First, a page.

On Tuesday morning I went on the coldest ride I have ever done, at the point where I finally gave up and headed home I was actually feeling a bit scared. So how did I get into this mess?
Not So Good Preparation
Continuing with my efforts to make myself weather-proof I went to the motorbike store to buy a set of waterproof jacket plus pants. Not really suitable for warm weather as they hold the heat in too much I figured they would do well while the weather is cold and wet. If I need something different when it gets warmer, I’ll deal with that when it comes.
Now, with my waterproof gear in hand I feel like the king of the world, ready to tackle any kind of weather head on. Nothing can stop me.
So in the early morning I put on my short-sleeved cycling shirt, arm warmers, short cycling pants, the waterproof stuff and my shoes and socks.
Fenders Help, to a degree
I figured that my new fenders would keep so much water off my shoes that they would not get wet.
Of course if there is no more spray from the road, everything will remain dry.
Well, not quite.
The fenders help to keep the grit and grime from the road off yourself and the bike. And they do this amazingly well. Even at the end of the ride when I washed the bike off there was almost no grit on anything. The best part was that although the chain was wet, it was not dirty, which is a definite plus for longevity.
Anyhow, my shoes were not waterproof and with just the rain on them, they were soaked within an hour. But I’m used to that so no big deal.
Danshui then Bailaka Rd.
So off to Danshui. The ride was pleasant enough, just the usual slog through the city.
Follow the No. 2 then after a bit of an uphill, right onto the 101. Even at this time of the night there were a few cars around on this road that seems like it should be quiet. It’s probably worth noting that this is likely because many people live around the Danshui area, where property is cheaper and there is access to the end of the subway system.
Some gentle climbing and finally the right turn onto the 101A.
I had estimated that this section of road would be pretty well maintained and in good shape for taking a ride all the way to the top.
And it turned out that I was almost right. With no cars and a well maintained road surface the climb was proceeding at a decent pace, although I couldn’t tell how fast I was going, just a decent pace for a long and easy-paced ride.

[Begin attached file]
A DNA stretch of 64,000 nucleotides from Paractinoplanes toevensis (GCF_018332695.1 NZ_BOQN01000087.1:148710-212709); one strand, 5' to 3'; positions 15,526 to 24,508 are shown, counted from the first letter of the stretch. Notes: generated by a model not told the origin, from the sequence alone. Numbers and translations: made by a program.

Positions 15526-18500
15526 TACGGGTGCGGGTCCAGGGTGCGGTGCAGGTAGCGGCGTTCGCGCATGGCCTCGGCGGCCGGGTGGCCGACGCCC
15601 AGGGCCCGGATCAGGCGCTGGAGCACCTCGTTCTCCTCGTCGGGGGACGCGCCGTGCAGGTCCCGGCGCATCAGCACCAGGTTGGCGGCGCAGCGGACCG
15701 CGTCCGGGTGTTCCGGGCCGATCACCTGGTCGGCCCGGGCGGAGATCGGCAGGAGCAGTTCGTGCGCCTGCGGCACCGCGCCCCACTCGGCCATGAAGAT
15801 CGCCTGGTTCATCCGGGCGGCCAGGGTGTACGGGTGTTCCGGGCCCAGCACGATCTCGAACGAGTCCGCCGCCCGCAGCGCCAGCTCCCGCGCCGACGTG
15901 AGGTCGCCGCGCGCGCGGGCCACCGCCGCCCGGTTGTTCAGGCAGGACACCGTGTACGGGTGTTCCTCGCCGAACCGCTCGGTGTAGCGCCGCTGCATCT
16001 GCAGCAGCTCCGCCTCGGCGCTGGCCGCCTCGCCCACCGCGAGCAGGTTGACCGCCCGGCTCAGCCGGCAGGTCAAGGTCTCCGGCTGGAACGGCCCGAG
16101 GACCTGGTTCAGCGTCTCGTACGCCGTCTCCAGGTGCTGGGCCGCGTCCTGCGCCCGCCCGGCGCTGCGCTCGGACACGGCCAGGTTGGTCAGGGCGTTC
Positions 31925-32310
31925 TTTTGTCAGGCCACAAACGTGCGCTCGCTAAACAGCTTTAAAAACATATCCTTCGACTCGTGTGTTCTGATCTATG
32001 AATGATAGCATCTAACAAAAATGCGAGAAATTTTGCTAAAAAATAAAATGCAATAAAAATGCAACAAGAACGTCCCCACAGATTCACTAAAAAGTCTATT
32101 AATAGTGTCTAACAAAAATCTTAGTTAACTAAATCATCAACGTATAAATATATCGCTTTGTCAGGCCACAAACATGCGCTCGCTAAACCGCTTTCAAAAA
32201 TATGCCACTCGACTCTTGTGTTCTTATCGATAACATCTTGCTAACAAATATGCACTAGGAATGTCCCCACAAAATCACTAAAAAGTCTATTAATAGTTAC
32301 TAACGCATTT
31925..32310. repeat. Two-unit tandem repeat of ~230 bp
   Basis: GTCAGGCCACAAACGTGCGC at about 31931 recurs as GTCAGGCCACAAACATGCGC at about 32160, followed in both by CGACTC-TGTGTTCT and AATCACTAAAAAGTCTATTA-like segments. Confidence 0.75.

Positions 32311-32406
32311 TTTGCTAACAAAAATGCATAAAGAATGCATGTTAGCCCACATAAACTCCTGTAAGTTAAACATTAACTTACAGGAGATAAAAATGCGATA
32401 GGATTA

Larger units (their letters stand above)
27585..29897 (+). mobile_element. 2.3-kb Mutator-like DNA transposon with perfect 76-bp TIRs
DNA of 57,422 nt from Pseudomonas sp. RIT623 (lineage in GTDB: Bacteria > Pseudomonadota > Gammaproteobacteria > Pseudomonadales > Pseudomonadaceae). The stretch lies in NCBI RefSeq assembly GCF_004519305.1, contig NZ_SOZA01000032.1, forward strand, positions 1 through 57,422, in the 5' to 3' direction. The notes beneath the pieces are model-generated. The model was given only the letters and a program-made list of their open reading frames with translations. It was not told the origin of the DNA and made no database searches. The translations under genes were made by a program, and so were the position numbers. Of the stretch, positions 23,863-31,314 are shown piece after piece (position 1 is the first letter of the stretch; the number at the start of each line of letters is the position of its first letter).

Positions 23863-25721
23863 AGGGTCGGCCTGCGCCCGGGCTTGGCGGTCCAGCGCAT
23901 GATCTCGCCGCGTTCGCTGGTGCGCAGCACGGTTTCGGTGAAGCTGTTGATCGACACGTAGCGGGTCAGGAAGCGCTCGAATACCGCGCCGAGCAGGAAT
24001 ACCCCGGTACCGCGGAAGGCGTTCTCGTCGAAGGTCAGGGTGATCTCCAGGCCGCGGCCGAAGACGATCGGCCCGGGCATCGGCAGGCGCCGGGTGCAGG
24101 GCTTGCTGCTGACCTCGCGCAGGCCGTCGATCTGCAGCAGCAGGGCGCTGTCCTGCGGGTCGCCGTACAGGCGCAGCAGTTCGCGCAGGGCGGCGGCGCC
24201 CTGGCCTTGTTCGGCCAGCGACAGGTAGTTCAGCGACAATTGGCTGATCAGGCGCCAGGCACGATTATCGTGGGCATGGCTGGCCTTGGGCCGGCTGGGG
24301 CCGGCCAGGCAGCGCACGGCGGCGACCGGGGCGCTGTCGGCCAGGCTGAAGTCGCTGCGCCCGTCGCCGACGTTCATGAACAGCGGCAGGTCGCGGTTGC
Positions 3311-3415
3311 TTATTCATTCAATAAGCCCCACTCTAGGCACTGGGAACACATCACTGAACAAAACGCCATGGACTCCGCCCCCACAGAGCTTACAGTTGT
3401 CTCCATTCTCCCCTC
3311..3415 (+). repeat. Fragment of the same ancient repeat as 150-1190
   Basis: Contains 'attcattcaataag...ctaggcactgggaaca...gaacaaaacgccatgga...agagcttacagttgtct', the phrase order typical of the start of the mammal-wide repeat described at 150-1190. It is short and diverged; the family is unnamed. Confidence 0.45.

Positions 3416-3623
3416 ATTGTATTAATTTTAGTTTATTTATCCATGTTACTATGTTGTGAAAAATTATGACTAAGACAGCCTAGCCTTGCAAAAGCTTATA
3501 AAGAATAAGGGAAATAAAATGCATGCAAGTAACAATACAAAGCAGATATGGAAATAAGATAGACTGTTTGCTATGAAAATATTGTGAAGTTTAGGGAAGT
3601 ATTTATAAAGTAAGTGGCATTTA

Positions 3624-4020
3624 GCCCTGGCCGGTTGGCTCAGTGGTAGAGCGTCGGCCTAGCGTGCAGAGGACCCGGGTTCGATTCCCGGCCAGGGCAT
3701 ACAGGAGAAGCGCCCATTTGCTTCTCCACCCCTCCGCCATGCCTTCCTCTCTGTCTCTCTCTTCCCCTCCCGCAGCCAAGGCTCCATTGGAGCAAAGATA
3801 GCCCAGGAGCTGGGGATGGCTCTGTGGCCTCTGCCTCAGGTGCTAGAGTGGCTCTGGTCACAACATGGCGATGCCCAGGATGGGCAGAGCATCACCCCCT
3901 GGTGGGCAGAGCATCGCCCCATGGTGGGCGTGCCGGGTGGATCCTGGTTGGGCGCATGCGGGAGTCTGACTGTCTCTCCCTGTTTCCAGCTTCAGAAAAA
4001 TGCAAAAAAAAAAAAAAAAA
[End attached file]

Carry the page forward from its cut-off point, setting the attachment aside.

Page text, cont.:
Slowly but surely the lights starting becoming further and further apart. The faint glow of the next one around the corner being the only sign of anything ahead. Until there were no more. Absolutely none. Except for the odd one lighting the entrance to a house where the occupants had long ago gone to sleep with a fluffy, cozy pillow and duvet to keep them snug.
Always Check the Batteries
So as I’m slogging up the climb and the lights have gone out I’m following the faint glow of my light, which I only then realize I forgot to change the batteries.
But remember, I was prepared, and feeling like superman, so I pressed on.
Until my light was almost gone. Nothing, nada, the moon through the clouds giving more light than the tiny glow of the three LEDs.
But the dim light by itself might not have dissuaded me from continuing, except that the temperature had dropped. A lot.
My toes were going numb, although they could still move, they were very cold.
My fingers were freezing.
Even my body inside the waterproof jacket was getting cold.
After passing under the archway on the way up I was hit by a strong wind that just shattered all my hope of getting over the top and gave me a deep sense of worry for my own safety.
So I turned around.
On the way down it was so cold and my light was so dim I couldn’t maintain more than 10km/h at the absolute max, probably less than 5km/h actually.
I had to seek refuge. Too cold and too slow to continue I decided I needed somewhere to wait for sunrise and make a quick decent down the mountain.
So when I next caught a glimpse of a light on the way down I took my chance, with everything on my body losing heat I decided that this would be my refuge.
I climbed the three short sets of white steps to the entrance, parked my bike under the cover then proceeded to keep myself warm.
I removed my shoes and socks because they were colder in there than when they weren’t. Later on I found some gumboots around the back that I borrowed to try keep my feet warm.
I pulled my arms into the jacket and slipped my hands under my armpits. I pulled the jacket as far up my head as it would go, sat down on the ground with my back against the wall. And waited.
For three hours.
I napped four times during those three hours. Trying to keep as warm as possible, but shivering most of the time.
Just me and the continuous groan of the recording of monks chanting the “amitofo” song. And the view of the area of lit road by the bottom of the stairs. And the buddha looking staring at me from the back.
Finally, the light through the mist signaled my departure and I put on my cold socks and shoes and headed down the mountain as quick as I could.
I took two breaks to breath warm air onto my fingers which were getting frozen enough to hurt. But once back to the 101 it was just quite cold and wet.
Lesson Learned… Hopefully
At the end of it all I thought I was well prepared, but I wasn’t.
I didn’t have enough warm clothes. I didn’t have enough waterproof stuff, namely good gloves and waterproof shoe covers.
And I don’t have a good enough light. Which is where my focus is going to fall next.